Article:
Twenty-six ethnic Indians have been charged with attempted murder in connection with an anti-discrimination rally in Malaysia last month, a lawyer said on Tuesday.
The defendants pleaded innocence to charges of attempting to kill a police officer during a clash at a temple compound outside Kuala Lumpur on Nov 25, said lawyer M Manoharan Malayalam.
The rally, involving 10,000 people, was the largest protest in at least a decade involving Indians, the country's second-largest minority population after ethnic Chinese. They had demanded equality and fair treatment in Muslim-majority Malaysia.
"It's very shocking," Manoharan told The Associated Press. "This is a clear victimisation of the Indians by bringing forth a malicious prosecution that is race-based."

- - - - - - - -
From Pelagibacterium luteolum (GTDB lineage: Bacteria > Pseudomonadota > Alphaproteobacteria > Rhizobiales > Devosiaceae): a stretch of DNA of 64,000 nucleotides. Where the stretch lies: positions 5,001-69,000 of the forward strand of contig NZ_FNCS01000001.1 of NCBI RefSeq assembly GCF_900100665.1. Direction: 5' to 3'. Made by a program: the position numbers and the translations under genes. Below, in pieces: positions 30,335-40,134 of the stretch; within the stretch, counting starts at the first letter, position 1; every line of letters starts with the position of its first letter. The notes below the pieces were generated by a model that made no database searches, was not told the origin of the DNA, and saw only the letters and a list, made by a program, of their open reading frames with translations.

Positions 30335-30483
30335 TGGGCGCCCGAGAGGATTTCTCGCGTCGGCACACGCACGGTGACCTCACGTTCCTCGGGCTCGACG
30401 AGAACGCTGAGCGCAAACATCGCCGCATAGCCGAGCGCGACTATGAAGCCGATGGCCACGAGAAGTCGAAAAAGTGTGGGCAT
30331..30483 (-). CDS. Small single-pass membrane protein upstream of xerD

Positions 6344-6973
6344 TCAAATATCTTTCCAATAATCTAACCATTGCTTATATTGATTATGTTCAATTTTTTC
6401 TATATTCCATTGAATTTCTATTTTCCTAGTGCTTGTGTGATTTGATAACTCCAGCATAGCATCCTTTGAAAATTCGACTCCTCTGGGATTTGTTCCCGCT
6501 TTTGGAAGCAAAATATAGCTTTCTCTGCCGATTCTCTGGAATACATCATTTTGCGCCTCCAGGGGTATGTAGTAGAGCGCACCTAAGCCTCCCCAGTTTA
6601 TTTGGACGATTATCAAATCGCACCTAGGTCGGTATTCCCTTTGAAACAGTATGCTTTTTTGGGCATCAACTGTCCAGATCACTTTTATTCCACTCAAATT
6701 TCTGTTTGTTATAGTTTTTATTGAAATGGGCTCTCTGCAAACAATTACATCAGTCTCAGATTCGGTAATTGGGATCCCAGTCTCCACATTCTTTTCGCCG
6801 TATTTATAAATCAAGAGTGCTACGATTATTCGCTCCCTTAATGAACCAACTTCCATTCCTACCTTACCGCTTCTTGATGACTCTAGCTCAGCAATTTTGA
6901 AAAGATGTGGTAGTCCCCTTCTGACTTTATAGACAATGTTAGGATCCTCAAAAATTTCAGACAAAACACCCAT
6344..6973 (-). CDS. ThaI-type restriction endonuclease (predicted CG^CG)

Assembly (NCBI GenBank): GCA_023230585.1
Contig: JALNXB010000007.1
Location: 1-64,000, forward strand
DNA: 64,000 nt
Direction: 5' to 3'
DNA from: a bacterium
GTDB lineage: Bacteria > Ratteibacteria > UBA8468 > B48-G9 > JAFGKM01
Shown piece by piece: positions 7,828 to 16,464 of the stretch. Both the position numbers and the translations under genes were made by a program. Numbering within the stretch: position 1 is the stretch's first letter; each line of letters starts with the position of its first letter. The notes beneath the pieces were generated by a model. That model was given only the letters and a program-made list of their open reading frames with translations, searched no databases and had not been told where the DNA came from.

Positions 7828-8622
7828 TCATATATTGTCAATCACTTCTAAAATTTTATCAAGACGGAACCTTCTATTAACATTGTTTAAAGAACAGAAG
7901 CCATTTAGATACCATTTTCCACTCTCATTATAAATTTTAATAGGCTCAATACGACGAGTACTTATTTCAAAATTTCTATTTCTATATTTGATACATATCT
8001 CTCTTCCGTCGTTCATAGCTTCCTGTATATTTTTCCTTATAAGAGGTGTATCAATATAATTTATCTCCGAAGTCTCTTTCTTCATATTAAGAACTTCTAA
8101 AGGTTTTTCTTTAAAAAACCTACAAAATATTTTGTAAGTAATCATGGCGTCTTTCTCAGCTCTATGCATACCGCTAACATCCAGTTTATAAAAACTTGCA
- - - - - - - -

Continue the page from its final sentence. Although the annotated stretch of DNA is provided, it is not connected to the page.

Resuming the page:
Attorney General Abdul Gani Patail said the policeman received stitches on his head after being attacked with bricks and iron pipes.
"This has nothing to do with race," he told the AP. "We follow the law. It applies to everyone under the sun."
Manoharan said the 26 Indians were earlier arrested during the rally and about half of them have already been charged for illegal assembly. They were released on bail but police rearrested them at their homes before dawn today in a surprise raid, he said. They face up to 20 years in prison if found guilty, he added.
Indians, which make up 8 per cent of the country's 27 million people, say they suffer discrimination because of an affirmative action policy that favours the majority Malay Muslims in jobs, education, business and government contracts.